Center for the Study of the Presidency and Congress

From Citizendium, the Citizens' Compendium
Jump to: navigation, search
This article is developing and not approved.
Main Article
Talk
Related Articles  [?]
Bibliography  [?]
External Links  [?]
Citable Version  [?]
 
This editable Main Article is under development and not meant to be cited; by editing it you can help to improve it towards a future approved, citable version. These unapproved articles are subject to a disclaimer.
First chartered in 1965 as the Library of Presidential Papers, it renamed itself the Center for the Study of the Presidency in 1969, going into research as well as reference functions: "past successes and failures of the Presidency and relates its findings to present challenges and opportunities." In 2009, it took the present title, Center for the Study of the Presidency and Congress, to reflect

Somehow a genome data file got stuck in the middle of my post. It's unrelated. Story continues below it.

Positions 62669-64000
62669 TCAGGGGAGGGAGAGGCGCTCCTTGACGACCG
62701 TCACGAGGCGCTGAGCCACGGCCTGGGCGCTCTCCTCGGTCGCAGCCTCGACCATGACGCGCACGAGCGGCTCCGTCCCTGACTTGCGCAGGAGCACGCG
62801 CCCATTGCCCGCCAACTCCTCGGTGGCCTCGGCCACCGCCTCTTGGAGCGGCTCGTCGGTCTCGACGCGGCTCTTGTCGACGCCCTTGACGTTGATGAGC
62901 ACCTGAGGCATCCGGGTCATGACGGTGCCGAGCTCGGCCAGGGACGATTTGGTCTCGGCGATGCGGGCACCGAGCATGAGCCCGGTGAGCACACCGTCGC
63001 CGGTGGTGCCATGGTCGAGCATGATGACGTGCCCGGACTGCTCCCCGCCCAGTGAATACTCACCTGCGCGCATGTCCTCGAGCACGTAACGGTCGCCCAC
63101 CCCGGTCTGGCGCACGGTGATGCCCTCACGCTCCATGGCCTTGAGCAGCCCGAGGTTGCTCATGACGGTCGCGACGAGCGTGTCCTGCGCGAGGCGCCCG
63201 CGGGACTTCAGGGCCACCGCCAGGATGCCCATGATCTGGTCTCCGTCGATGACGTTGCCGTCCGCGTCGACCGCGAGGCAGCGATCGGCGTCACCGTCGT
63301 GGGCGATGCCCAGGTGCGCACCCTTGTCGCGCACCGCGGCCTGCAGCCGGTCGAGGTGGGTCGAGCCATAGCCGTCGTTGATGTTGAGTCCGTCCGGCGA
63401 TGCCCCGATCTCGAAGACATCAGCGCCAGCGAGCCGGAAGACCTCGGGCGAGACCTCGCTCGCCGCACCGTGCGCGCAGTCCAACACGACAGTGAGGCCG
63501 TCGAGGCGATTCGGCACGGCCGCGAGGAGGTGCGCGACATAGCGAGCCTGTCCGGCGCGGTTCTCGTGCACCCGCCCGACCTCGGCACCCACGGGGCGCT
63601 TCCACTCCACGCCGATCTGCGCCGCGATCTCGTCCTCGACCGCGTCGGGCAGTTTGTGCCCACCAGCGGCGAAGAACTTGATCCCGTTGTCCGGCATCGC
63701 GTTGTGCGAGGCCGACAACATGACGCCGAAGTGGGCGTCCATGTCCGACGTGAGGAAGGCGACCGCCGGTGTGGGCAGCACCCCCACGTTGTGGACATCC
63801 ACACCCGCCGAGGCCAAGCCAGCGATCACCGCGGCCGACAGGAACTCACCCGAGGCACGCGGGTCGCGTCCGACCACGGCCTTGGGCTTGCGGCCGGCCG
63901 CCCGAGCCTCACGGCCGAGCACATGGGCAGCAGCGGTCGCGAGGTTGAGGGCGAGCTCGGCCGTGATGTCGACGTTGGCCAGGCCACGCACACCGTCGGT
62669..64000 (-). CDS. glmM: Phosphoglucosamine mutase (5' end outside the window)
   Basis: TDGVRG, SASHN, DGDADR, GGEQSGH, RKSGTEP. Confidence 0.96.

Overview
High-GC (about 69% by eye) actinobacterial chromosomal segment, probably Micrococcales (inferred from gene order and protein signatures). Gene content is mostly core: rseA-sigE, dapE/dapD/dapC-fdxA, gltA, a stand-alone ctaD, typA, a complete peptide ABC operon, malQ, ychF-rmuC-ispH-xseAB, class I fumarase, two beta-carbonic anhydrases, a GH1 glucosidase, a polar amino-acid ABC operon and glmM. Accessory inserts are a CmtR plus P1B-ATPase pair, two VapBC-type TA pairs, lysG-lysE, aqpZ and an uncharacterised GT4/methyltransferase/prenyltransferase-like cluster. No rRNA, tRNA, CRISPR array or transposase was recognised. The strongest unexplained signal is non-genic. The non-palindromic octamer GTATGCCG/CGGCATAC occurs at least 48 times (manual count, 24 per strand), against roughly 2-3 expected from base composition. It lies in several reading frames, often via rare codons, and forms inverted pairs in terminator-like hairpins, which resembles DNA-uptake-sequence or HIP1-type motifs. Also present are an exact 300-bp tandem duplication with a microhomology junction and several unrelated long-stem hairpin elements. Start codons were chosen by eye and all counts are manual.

both the Executive and Legislative Branches are highly compartmentalized, which is the enemy of strategic thinking, action, and the best use of resources. In addition, the nation is polarized, even though public opinion polls show a desire to break down barriers and face our nation's real public policy issues. Lessons learned from past American experiences offer insights on how to deal with these challenges.[1]

The organization is nonpartisan, with four Presidents, from both parties, as honorary chairs.

References

  1. Who We Are, Center for the Study of the Presidency and Congress